Gardening and Food Production Principles of Frugality and Ethics

Gardenally Challenged

  • June 9, 2014
  • 3 min read

Before we get any further into this, I have a confession. I’m trying to find a nice way to say this. I am not a reliable gardener. I don’t have a green thumb. Plants should be nervous about coming to live with me. I am gardenally challenged.
One of my favourite gardening proverbs is ‘the best fertiliser is the gardener’s shadow’ (Chinese). When you’re out in your garden every day, you notice things. You catch problems while they’re still small. You see what needs feeding, that aphids are building up here, this bit needs weeding, this patch is too dry.
I think this is my problem. I am more likely to go on a garden binge, then get distracted with soapmaking/parenting/writing/dancing/drawing/attending workshops/reading/cooking… you get the idea. I don’t keep up with the small gardening jobs, until they build up again.
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The good news is, if I can grow stuff, so can you. I don’t have some charmed garden, and I don’t spend days in it every week. Each climate and soil has its easy crops. There will be something you can produce.
Keep planting when you don’t succeed. Try a different variety, location, pest control or fertiliser. I often plant a crop mostly in one place with a few tucked in somewhere random, just to see if it does better there.
Try to keep a record of your efforts in a garden journal. Jot down when you plant seeds or seedlings, how many, which varieties they are, when you harvest the produce, and even what the yield was. Note what is flowering, when the seasons change, when pests strike. Over the years, you’ll start to build up a tailored planting and garden management schedule with everything you need to know.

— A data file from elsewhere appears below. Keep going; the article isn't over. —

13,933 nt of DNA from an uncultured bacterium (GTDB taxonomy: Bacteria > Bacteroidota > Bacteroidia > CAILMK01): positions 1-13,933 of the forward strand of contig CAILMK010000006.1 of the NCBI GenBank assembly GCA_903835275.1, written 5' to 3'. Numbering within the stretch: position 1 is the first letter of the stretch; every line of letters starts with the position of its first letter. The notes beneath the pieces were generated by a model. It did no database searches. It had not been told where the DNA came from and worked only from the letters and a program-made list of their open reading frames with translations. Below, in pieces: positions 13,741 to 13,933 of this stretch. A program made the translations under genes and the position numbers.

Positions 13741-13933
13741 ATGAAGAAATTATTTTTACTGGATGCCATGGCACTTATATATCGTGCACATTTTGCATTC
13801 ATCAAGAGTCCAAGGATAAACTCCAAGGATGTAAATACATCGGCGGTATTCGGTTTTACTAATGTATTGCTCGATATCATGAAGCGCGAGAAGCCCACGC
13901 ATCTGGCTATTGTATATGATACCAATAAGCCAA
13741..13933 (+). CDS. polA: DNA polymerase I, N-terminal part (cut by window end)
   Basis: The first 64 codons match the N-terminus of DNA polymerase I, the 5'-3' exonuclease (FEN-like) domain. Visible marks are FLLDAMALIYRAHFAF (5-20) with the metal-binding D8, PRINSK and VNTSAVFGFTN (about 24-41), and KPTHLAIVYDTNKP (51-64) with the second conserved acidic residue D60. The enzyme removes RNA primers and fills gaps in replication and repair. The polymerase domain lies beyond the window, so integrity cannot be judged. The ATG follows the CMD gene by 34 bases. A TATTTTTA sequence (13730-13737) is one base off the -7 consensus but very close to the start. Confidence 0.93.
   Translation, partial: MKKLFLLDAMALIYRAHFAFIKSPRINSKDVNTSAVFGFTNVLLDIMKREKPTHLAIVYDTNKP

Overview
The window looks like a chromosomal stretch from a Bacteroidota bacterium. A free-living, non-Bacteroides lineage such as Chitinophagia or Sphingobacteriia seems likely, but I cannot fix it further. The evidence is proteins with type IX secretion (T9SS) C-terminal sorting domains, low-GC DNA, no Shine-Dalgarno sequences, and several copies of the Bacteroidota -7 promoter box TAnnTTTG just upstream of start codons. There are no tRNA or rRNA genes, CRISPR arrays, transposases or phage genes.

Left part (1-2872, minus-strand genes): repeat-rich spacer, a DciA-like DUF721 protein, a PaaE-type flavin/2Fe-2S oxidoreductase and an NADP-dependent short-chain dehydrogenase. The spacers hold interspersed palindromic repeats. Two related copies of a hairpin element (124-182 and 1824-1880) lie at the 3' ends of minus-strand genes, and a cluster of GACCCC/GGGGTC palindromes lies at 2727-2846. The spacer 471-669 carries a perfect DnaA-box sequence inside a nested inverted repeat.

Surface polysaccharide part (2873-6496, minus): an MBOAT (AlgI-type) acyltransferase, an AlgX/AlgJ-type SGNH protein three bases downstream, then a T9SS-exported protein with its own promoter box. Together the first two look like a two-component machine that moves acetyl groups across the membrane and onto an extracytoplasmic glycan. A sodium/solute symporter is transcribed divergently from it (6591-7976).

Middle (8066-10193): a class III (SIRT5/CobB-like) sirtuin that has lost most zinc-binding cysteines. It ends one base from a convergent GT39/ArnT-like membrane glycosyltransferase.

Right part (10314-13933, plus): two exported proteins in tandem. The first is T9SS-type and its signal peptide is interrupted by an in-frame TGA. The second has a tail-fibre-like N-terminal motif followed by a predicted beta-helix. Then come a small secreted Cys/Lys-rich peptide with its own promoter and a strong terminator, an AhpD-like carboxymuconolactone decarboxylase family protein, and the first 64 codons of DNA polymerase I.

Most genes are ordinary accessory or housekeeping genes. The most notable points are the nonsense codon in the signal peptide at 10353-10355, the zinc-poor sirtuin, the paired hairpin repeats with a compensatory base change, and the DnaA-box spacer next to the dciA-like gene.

The main thing I do to counter all my gardening failures is to just keep on planting. Eventually something will work. The chives will establish and form a nice healthy clump. The calendula will reseed itself and appear in a thicket with the autumn rains. The sweetpeas have seeded in all my rose pots, the garlic and jonquils are emerging from the lawn. The blueberry finally has room to grow, after I repotted it in some nice acidic soil. The celery I took a chance on is growing tall and lush.
Visit many other gardens to see how gardeners do it in your local area, and what they grow and when. You can see what grows easily in your area by observing the most common, healthiest plants and which plants are growing unattended.
The good thing about being climatically or gardenally challenged is you find out what plants are best adapted to your area. No cosseting here. It’s survival of the fittest. Growing plants that are either endemic to your local region or originating from a similar climate will mean that you use the least amount of watering and fertiliser. That’s not only better for your time, but also costs you less and uses less resources.
With a compost bin, nothing is wasted in a garden. Throw weeds that could resprout into a bucket of water to rot into liquid fertiliser. Small plants and misshapen fruits can still be used in the kitchen. Find out which backyard weeds are edible. Each year builds on the last, as perennials grow larger and the soil grows richer. Keep it all circulating. Your knowledge and skills will increase with every season. When you feel like giving up, toss those doubts in the compost pile too and carry on growing.

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  • […] experience of home ownership. When I first ran a household, I began to experiment with herbs and gardening. I didn’t have much money, so I learnt a lot about saving money or even living without it. Along […]

  • I like your approach. The first paragraph sounds like me with houseplants!

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